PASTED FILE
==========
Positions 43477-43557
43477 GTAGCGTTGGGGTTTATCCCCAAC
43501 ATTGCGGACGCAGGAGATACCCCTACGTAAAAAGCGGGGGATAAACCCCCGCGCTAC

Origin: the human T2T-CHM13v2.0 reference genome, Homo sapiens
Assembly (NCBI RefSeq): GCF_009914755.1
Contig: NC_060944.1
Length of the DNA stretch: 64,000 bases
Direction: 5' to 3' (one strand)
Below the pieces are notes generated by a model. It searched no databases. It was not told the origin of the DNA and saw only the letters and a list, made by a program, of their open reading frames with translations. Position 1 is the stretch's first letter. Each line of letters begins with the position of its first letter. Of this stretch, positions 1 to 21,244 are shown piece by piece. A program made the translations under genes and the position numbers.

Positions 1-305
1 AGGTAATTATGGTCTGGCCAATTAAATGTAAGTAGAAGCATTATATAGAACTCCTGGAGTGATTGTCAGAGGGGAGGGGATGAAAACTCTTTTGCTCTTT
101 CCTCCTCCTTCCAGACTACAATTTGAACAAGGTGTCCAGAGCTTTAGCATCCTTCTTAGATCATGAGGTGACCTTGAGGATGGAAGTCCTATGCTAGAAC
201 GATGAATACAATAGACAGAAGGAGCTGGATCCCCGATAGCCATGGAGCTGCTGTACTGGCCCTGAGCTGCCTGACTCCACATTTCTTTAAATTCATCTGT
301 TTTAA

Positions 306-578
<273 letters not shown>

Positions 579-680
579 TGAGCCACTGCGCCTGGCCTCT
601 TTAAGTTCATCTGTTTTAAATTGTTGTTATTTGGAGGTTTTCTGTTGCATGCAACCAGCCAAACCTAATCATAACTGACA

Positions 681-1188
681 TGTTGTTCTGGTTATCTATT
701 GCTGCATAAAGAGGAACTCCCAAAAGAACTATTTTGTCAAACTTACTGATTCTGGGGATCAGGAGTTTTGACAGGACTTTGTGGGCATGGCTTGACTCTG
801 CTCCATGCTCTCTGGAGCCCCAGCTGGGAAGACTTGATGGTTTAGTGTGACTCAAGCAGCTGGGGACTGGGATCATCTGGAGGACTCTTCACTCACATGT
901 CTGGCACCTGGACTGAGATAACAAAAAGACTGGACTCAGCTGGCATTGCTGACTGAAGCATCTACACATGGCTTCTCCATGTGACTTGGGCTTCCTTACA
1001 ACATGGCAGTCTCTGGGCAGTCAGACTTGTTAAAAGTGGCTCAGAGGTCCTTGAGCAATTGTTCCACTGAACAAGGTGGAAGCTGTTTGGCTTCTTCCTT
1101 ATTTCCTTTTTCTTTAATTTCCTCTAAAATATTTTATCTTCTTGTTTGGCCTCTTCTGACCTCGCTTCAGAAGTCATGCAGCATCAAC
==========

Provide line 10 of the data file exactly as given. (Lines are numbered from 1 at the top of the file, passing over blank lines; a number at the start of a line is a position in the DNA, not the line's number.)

Positions 1-305